Bill Moyers Hosts Rev. Jeremiah Wright

When the infamous Rev. Wright sound bites began to dominate world news, I like many Americans really cringed. It was not only that his remarks were jarring--"Could he really believe that killing two thousand innocent Americans was just retribution for......... for anything?" I asked myself. And so on, and on and on and on as the news media relentlessly repeated the same story line.

But, I reasoned, whatever Wright's thoughts at the time, Barack Obama should not suffer from guilt by association, and his speech in Philadelphia was a strong affirmation of values that I treasured.

Now I can go further.

Bill Moyer's hour-long interview with Rev. Wright was an eye-opener. I only regret that I did not have the opportunity of attending his Church in Chicago. I see him now as a towering figure, genuinely in the tradition of Martin Luther King. It was clear from the discussion and excerpts from the "infamous" sermon that were presented in context, that Rev. Wright was making a profound argument against terrorism, not excluding the action of governments such as our own, when they willfully bomb civilian populations or in earlier times exterminated Native Americans. Never did he suggest that the terrorists who planned and committed the act of terrorism on 9/11 could or should be excused.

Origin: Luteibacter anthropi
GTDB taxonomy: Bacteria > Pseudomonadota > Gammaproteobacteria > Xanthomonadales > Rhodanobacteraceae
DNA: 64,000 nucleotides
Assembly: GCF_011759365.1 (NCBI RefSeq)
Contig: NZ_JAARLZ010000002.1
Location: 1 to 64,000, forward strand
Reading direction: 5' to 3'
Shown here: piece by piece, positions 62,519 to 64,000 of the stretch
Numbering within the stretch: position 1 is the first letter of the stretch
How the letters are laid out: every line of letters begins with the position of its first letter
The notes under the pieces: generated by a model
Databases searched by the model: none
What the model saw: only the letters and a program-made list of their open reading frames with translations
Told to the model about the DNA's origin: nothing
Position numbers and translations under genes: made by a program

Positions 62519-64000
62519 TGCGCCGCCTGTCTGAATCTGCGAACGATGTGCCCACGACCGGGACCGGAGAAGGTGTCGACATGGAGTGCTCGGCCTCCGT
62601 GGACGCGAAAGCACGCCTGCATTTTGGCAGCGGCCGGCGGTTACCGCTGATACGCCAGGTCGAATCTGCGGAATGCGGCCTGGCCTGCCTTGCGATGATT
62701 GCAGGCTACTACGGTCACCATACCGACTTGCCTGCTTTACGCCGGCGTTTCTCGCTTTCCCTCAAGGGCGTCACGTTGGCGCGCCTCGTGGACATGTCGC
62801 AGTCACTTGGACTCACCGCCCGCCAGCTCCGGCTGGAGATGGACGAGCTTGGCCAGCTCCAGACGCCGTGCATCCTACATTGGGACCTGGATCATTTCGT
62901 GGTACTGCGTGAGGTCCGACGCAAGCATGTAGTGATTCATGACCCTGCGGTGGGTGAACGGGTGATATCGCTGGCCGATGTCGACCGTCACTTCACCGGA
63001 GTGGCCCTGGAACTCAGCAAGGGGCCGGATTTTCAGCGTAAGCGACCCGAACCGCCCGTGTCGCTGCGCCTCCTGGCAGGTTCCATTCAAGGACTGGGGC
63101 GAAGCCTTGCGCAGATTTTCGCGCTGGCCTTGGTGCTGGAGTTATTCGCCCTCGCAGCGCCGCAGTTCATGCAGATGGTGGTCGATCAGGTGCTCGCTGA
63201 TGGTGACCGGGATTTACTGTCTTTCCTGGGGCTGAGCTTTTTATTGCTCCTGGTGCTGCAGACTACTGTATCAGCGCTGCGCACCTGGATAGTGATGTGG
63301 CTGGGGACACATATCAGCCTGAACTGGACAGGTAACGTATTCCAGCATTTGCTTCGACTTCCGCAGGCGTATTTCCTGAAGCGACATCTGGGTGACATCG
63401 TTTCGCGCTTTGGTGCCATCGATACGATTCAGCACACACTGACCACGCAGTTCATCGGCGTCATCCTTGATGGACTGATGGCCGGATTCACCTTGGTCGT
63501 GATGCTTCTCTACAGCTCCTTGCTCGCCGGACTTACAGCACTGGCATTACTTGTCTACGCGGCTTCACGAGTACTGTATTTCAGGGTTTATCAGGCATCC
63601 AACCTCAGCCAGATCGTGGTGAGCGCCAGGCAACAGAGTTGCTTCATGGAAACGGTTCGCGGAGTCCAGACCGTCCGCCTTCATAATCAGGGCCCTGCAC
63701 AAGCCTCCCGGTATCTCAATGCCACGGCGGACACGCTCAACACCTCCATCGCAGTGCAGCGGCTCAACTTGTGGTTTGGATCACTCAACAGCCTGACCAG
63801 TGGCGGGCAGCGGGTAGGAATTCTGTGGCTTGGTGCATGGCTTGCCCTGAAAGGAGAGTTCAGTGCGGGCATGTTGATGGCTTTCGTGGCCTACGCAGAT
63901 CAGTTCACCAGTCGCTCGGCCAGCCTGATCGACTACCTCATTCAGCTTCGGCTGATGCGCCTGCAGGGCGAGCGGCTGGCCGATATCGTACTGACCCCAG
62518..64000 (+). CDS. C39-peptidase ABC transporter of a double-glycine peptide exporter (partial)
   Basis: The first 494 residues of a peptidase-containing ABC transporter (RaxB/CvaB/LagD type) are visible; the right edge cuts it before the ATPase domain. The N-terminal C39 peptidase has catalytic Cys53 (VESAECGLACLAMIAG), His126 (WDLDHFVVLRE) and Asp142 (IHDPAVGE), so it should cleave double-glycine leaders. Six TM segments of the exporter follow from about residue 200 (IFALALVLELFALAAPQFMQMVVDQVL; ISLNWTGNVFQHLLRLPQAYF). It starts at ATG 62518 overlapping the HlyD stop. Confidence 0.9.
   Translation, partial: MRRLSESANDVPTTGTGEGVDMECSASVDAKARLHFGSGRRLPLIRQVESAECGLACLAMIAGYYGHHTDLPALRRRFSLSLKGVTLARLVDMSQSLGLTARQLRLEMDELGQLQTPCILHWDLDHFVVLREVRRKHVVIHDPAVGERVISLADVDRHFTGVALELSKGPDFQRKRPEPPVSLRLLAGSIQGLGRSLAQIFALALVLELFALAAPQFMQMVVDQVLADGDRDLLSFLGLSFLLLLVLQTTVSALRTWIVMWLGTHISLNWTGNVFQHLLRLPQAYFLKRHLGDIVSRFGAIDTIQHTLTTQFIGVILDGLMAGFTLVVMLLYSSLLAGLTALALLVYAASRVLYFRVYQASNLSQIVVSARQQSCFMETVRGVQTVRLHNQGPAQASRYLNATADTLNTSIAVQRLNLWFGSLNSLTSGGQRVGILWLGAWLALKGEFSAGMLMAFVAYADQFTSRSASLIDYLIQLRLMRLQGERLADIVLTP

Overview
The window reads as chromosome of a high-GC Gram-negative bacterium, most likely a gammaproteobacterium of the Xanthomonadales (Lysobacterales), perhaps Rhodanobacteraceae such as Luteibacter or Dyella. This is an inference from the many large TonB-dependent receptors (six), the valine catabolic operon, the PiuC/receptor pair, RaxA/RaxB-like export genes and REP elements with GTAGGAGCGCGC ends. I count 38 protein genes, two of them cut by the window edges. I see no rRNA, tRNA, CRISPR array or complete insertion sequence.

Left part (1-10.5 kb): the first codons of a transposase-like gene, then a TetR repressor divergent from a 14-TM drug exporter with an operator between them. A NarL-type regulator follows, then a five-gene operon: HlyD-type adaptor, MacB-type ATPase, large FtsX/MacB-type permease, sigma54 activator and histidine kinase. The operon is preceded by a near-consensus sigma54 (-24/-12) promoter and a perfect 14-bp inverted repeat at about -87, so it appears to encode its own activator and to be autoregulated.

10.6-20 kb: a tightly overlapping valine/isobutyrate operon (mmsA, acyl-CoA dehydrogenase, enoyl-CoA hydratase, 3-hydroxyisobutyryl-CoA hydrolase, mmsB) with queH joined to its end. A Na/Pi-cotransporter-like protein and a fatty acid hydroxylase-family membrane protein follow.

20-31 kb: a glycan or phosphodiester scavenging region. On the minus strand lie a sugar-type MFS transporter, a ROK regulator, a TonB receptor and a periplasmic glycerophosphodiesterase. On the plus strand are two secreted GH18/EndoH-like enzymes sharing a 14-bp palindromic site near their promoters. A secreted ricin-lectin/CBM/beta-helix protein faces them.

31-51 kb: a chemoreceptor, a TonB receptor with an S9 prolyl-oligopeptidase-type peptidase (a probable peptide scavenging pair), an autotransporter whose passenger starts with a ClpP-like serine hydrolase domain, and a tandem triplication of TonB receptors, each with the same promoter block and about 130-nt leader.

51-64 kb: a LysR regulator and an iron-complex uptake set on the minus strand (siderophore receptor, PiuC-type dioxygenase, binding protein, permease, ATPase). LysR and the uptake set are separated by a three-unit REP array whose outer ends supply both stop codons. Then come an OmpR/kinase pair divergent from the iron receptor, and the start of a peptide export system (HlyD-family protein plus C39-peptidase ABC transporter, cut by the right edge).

He spoke of how shocked he was when he particpated in civil rights demonstrations down South, in the 1960's. Here were racists committing violent acts against the demonstrators, in the name of Christ. Although he was the son and grandson of pastors, and had been preparing himself to follow in their footsteps, he was filled with doubt about his own religion. What God could allow these things to happen.

He quit school and joined the military, and then became a medical technician. Only slowly finding his way back to the church, as he came to the realization that the prophets did speak in God's name at those moments when they condemned the Israelites when they sinned--when in God's name they damned the Israelites for straying from the path of justice. He embraced the prophetic role of the ministry, and the important role of the church in continuing to lead the struggle for a better world.

He said that he actually witnessed the second plane hitting the Tower, from a NYC hotel window. Members of his church were killed there and in the Pentagon and that it was out of his own struggle to comprehend the outrage and deal with his own anger at the terrorist atrocity that he preached the following Sunday.

The Washington Post discusses the interview, in the context of an article on the campaign, and a video of the interview interview, and the sermon.

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